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Friday
Jul122013

Coalition rebuts motions to strike at Davis-Besse, while FOE defends legal victory at San Onofre

Terry Lodge speaks out against Davis-Besse's 20-year license extension at a press conference in Oak Harbor, OH, in August 2012. The main bone of contention at that time was the recently revealed severe cracking of Davis-Besse's concrete containment structure.The environmental coalition challenging safety shortcuts by FirstEnergy Nuclear Operating Company (FENOC), on its proposed 2014 steam generator replacements at the Davis-Besse atomic reactor along the Lake Erie shore east of Toledo, has responded this week to motions to strike filed by FENOC and the U.S. Nuclear Regulatory Commission (NRC) staff. The coalition's Reply to FENOC's motion to strike was filed on July 8th; its Reply to NRC staff's motion to strike was filed on July 11th.

If the NRC's Atomic Safety (sic) and Licensing Board (ASLB) rules in favor of the motions to strike, whole sections of the coalition's intervention petition arguments could be erased from the record, and would no longer allowed to be raised.

The coalition challenging the risky steam generator replacements at Davis-Besse consists of Beyond Nuclear, Citizen Environment Alliance of Southwestern Ontario (CEA), Don't Waste Michigan, and the Sierra Club.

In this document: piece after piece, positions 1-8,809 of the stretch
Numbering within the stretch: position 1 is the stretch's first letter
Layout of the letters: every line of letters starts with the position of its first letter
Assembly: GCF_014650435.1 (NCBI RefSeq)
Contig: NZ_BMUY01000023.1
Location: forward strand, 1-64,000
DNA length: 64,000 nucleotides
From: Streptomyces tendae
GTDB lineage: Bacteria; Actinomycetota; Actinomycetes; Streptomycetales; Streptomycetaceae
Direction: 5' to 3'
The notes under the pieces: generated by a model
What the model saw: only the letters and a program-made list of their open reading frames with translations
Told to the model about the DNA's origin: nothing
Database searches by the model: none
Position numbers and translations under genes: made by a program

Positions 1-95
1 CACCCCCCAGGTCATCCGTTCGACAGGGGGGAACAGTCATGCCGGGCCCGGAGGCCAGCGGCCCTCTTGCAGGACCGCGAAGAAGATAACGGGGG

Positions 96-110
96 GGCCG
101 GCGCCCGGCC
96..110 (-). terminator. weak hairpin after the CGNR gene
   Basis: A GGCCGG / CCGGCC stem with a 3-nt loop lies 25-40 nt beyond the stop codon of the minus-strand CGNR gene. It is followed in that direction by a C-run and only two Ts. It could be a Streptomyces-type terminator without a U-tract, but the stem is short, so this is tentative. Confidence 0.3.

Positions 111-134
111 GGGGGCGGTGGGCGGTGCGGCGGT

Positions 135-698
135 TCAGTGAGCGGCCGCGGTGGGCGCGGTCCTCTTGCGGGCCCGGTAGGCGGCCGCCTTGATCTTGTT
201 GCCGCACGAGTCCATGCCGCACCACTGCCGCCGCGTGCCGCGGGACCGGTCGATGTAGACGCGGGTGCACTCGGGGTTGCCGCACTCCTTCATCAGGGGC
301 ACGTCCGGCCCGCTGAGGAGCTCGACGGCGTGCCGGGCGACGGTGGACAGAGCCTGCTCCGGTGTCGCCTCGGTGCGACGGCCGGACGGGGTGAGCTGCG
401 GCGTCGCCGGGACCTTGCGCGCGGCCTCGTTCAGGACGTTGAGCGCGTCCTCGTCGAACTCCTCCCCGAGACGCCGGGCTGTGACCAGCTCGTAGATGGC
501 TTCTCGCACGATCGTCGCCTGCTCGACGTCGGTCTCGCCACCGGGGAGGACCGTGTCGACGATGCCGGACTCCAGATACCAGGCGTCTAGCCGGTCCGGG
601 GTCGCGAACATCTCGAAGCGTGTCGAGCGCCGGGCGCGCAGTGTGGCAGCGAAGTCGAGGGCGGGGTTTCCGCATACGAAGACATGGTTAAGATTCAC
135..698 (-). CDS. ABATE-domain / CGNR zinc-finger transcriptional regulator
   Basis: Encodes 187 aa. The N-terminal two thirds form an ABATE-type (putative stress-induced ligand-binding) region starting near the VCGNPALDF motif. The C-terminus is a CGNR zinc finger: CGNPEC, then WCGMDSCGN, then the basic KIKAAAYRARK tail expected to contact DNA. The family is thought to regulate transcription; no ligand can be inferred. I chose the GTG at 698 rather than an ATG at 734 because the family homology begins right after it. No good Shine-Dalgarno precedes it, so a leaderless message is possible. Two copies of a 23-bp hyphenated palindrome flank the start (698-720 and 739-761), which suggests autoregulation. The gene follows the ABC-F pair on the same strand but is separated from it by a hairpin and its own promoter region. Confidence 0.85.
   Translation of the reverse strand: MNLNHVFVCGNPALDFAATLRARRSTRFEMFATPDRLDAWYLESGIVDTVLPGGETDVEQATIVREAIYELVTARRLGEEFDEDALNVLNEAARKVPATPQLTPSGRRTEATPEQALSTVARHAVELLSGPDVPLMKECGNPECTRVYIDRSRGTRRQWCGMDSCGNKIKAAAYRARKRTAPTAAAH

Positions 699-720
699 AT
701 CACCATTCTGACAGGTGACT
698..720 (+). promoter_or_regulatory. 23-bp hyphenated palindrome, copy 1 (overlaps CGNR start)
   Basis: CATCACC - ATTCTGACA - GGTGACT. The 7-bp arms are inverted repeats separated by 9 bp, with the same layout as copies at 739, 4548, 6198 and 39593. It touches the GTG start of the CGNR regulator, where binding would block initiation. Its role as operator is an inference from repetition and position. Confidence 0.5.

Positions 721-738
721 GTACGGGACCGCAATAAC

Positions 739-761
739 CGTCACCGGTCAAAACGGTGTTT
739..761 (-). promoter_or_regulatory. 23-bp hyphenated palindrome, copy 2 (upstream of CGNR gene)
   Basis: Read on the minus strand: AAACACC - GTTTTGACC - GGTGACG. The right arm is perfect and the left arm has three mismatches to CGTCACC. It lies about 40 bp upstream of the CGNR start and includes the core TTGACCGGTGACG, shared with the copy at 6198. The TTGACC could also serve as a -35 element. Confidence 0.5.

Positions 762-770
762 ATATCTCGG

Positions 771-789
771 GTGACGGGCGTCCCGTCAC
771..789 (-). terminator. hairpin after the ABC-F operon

An overlapping coalition comprised of Beyond Nuclear, CEA, Don't Waste MI, and the Green Party of Ohio has also challenged FENOC's application to NRC for a 20-year license extension at Davis-Besse. The problem-plagued reactor's original 40-year license expires on Earth Day (April 22), 2017. If granted, the license extension would allow Davis-Besse to operate until 2037. This coalition's contention against NRC's bogus Nuclear Waste Confidence Decision, regarding the on-site storage risks of irradiated nuclear fuel, is still live. For example, little known is the fact that Davis-Besse's high-level radioactive waste storage pool has leaked radioactivity into the ground, precariously close to the Great Lakes shoreline. The Great Lakes represent 20% of the planet's surface fresh water, and supply 40 million people in 8 U.S. states, 2 Canadian provinces, and a large number of Native American First Nations with drinking water. NRC has announced that a public comment meeting regarding its court-ordered Nuclear Waste Confidence Decision environmental impact statement will be held in the Toledo area sometime this autumn. More.